Several quarters ago we showed off upcoming 10GbE and 40GbE products from MikroTik. One of the most anticipated for our readers was the MikroTik CRS309-1G-8S+IN (then called the (MikroTik CRS309-1G-8S+PC.) About three quarters later, we finally have on in our lab. Since there is a backlog of review content coming out on STH this quarter, my review of the MikroTik CRS309-8S+IN is going to have to wait until next quarter. In the meantime, our editor-in-chief, Patrick, did a short video showing off the unit. You can buy them at retail today and so we wanted to show our STH community sooner than waiting for the formal review.
MikroTik CRS309-1G-8S+IN Overview and Unboxing
Here is the video Patrick made before dropping this switch in the mail to me.
Key stats here are that the MikroTik CRS309-1G-8S+IN, even with the “IN” for desktop chassis, has an offset rackmount ear setup to allow mounting the unit in a standard 19″ 2-post rack.
Power consumption is rated at only 23W and the switch itself MSRP is $270. That makes it easy to afford both on an ongoing basis and on the initial purchase price.
With such low power consumption, the switch does not need fans, but it has a large heatsink that can be seen in the video. Without fans, this 8x SFP+ 10GbE switch is silent.
Performance wise, the official table is in there. As a basic L2 switch it is spec’d to do around line rate. The switch’s spec sheet also says that it has a number of advanced features. Enabling some of the L3 features degrades performance significantly. We balance that with the fact that it is a $270, silent, 8x SFP+ 10GbE switch that sips power. At that price and power level, we are willing to consider this as a L2 switch and our full review will consider it as such.
Hmm, as much as I’m not a fan of Mikotik over how they ignore some of their customers , this is really quite a tempting switch. AFAICT the first manufacturer to offer fanless 8 port 10GbE.
 I could go on at length, but my biggest bug bear is the lack of OpenVPN over UDP support in their routers. And they spun the largest steaming pile of excuses, rather than just enabling it in their build scripts.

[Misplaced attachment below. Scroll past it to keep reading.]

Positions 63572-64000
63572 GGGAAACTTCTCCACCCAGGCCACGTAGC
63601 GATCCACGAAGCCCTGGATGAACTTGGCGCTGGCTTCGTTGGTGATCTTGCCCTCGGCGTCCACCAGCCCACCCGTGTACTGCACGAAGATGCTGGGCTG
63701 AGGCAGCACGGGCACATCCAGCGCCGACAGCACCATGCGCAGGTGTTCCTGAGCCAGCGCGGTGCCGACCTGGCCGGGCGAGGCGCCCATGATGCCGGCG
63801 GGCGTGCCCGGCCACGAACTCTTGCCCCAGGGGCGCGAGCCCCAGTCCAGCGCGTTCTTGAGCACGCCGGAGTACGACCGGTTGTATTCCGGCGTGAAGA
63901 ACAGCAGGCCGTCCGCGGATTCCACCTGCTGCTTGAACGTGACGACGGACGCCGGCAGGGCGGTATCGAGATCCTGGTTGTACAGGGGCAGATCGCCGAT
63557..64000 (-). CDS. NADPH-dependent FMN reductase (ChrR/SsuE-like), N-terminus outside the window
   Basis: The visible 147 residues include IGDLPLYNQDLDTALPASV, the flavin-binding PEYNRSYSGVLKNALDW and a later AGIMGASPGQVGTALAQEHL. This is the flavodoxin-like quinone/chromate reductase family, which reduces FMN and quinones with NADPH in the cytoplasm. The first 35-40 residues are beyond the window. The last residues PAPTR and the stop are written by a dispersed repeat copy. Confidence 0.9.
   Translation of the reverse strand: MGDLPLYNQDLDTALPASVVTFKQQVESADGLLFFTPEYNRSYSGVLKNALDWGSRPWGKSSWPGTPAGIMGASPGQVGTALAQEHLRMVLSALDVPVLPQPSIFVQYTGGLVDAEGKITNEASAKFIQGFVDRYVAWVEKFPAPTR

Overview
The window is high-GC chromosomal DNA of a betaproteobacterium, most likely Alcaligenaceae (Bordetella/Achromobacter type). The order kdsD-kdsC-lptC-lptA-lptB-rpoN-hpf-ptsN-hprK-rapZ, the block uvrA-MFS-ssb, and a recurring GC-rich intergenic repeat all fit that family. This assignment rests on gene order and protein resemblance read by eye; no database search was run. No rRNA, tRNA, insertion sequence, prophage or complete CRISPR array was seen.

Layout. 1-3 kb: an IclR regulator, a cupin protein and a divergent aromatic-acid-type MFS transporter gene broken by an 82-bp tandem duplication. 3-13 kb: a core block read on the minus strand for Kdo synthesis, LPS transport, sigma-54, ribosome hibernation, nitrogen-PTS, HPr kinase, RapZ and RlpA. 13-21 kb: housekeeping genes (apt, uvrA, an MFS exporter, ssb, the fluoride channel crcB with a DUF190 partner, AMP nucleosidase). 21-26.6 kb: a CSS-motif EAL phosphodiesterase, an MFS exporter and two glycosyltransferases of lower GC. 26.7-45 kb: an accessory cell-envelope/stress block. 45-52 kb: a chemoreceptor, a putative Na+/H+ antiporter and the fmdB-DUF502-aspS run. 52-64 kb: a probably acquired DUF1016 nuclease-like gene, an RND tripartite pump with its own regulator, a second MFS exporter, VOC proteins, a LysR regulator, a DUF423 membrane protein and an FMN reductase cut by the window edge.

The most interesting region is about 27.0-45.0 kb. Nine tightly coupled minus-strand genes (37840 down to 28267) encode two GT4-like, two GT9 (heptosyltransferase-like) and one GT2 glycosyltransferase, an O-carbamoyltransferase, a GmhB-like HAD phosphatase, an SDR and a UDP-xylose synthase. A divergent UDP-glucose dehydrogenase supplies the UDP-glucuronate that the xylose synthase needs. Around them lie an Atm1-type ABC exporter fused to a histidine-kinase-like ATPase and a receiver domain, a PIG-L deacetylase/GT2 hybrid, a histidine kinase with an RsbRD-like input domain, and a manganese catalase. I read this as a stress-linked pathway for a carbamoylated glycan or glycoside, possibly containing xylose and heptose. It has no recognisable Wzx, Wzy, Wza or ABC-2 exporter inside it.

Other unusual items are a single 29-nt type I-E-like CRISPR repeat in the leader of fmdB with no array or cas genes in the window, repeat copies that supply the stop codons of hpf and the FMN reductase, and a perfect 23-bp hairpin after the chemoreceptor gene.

..so its routing abilities effectively cripple the bandwidth… they should have just labelled it “The Slow Cloud Router”… I wonder how this crippling compares to D-Link’s 4-SFP+ port consumer offerings… Patrick would you have time to do a routing comparison between this and another consumer offering albeit half the number of SFP+ ports?
L2 is fine for a SOHO or small office setup. If I was not running Infiniband I would consider this switch fot 10gigE. The amount of tome it has taken for 10gigE to come diwnn to the consumer market is shameful.
I just got one of these yesterday. Haven’t had time to do much with it yet, but it seemed like a good option for simple 10Gb switching. I’m actually powering it via. a little Ubiquiti PoE switch sitting next to it, which also acts as a bridge to my 1Gb network. I did some firmware updates, then switched it to boot into SwitchOS mode instead of RouterOS mode.
As a tip for some of ya’ll… just know that the MAC changes on that 1Gb port when you switch modes. This caused me a bit of confusion since I’d already created a DHCP reservation for it, so the IP changed after I restarted it. I’m curious about the performance differences between the two OS modes if I’m not actually using any of the routing/LAG features. SwOS seems pretty barebones, but it’s probably sufficient for my homelab.
I’ve got two of them racked for a production upgrade at work. Waiting on the rest of the gear. The only issue I have is the rack ears (specifically the longer one) seem pretty flexible and plugging a DAC or 1Gbe cable in mean you have to hold the switch to keep it from moving.
Does anyone know if/how these “almost seems too good to be true” Mikrotik 10G switches fare when used with any of the more recent *copper* 10Gbase-T SFP+ modules that have been popping up of late, like, say, https://www.optcore.net/product/10gbase-t-copper-30m-rj45-sfp-transceiver ? I suddenly find my hands on 7 8P8C 10G devices now? And there doesn’t really seem to be anyone really catering to the (now all the rage? better 15 years late, than never?) 10G copper ethernet market. Netgear has a couple switches with one or two 10G copper ports but they’re more routers than switches; the backplanes are severely blocking. Unless I’m missing something? Any other tips?